Game MVP

Manu Ginobili: 23 points (7-14 shooting), 3 rebounds, 5 assists, 1 steal, 3 turnovers in 28 minutes.

Could easily give this to Boris for continue to take that above the break three point attempt that the Mavs conceded all game... but the Spurs wouldn't have even been close in this one had it not been for the #Manussance. With the Spurs down 12-2 early in the first, the crowd in Dallas enlivened to near Golden State proportions... Manu Ginobili came into the game, calmed everybody down and began to execute the type of Spurs basketball we haven't seen since before Oklahoma City broke our win streak a month ago. Ginobili pushed the action on offense, going hard through screens and immediately kicking the ball to big men or shooters when he didn't see a lane or driving at near impossible angles to the hoop when he saw just the tiniest sliver of daylight. The Mavericks have found a convenient way to flummox Tony Parker (more on that in a bit), but their method hasn't translated to Ginobili, who is the living embodiment of the Popovich-ian ideal of "keep shooting." Matt Moore of the always rabble-rousing @HPBasketball twitter handle is fond of saying this is "1st Round Manu." I don't disagree with him, and part of me is very concerned about Manu's ability to continue to carve up defenses in later rounds (assuming the Spurs get there at all). But even if he falls off a cliff in the West Semis or later, I'll be comforted in the notion that the Spurs would've fallen off of that same cliff a whole lot earlier if 1st Round Manu hadn't kept them afloat. And for dessert, I'll leave you with this stat:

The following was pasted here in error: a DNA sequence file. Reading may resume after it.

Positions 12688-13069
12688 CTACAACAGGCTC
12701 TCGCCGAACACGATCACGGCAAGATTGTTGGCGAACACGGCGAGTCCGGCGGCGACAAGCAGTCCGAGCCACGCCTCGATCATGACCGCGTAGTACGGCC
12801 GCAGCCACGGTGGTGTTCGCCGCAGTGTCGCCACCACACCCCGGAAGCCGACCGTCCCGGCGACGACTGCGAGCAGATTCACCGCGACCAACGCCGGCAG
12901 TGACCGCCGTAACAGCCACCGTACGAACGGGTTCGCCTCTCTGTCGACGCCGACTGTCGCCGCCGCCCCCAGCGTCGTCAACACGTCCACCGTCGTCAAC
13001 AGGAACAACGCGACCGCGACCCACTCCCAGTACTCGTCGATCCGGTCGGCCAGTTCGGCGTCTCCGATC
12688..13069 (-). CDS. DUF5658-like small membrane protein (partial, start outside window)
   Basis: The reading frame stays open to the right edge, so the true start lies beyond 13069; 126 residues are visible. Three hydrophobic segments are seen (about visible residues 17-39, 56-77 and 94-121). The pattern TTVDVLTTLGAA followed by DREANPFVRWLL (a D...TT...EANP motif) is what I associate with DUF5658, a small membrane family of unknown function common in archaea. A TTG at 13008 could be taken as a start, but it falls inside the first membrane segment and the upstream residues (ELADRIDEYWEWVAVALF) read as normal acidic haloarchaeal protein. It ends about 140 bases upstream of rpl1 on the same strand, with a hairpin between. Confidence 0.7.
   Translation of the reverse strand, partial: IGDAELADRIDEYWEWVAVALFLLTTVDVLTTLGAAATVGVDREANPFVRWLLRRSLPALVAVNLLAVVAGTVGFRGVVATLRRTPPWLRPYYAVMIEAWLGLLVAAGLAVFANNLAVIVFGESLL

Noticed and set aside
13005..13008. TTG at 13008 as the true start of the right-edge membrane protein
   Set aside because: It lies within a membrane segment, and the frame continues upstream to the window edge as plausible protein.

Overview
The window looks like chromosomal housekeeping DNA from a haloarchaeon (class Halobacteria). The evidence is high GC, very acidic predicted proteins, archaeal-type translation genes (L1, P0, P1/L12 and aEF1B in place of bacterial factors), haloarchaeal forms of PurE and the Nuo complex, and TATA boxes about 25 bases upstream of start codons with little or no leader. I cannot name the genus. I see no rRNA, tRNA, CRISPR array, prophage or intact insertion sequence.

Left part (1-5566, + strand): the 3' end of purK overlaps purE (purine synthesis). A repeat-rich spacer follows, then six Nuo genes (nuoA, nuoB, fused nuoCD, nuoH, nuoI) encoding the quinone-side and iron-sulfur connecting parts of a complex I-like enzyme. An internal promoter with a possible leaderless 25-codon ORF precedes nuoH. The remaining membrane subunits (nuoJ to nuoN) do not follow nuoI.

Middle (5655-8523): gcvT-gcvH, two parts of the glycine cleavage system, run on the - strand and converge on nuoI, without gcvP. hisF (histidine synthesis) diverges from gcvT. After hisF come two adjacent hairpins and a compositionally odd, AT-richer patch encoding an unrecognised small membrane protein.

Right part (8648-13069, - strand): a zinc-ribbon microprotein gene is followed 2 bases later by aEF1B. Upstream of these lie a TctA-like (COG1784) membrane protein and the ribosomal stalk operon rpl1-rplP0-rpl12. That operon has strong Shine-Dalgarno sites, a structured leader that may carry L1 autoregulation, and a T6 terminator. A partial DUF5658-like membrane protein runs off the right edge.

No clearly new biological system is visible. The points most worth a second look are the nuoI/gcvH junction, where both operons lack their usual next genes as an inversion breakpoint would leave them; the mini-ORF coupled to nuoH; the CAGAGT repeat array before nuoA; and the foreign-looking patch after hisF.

Game LVP

Tony Parker: 10 points (5-14 shooting), 1 rebound, 3 assists, 4 turnovers in 30 minutes.

Oof. We are a long way from the days when Spurs fans were arguing for Tony Parker as the best point guard in the league. I still believe in Tony Parker. I think he's one of the only Spur players to potentially have that gear that he can just turn on at any moment and become an unstoppable force. And he did make some shots down the stretch after I yelled at the TV questioning why Pop was taking out Patty for Tony. But the Mavericks have thrown their best/biggest wing defenders (Shawn Marion and Jae Crowder) at Parker, and both have succeeded in closing off Parker's sight lines to other shooters and the basket. Tony frequently looks aggravated on the court and sulky off of it, a sure sign he's not getting where he needs to go. The Spurs offense, in turn, gets stuck in some serious mud when he's on the floor. It's a going concern, one that takes a whole new spotlight if Parker is injured, as some scattered reports seem to indicate.

I am not one to be Crazy Overreact to One Game Guy, but my stance is this: start Patty Mills and Manu Ginobili, and move Tony Parker and Danny Green to the bench. This benefits the Spurs in two ways. One, Ginobili is more physically suited to compete with Shawn Marion as his defender while allowing Tony to avoid the long-armed pest. Two, it allows the Spurs to start an offensive lineup featuring their five best players over the past two games, yet still have the potential offensive firepower to hold onto leads when the bench unit (Tony-Danny-Marco-Boris-Bonner) have to spell the starters. Mills also seems more inclined to hound Jose Calderon off the three point line, as Tony has shown little desire to push the dead-eye out of the spots he wants.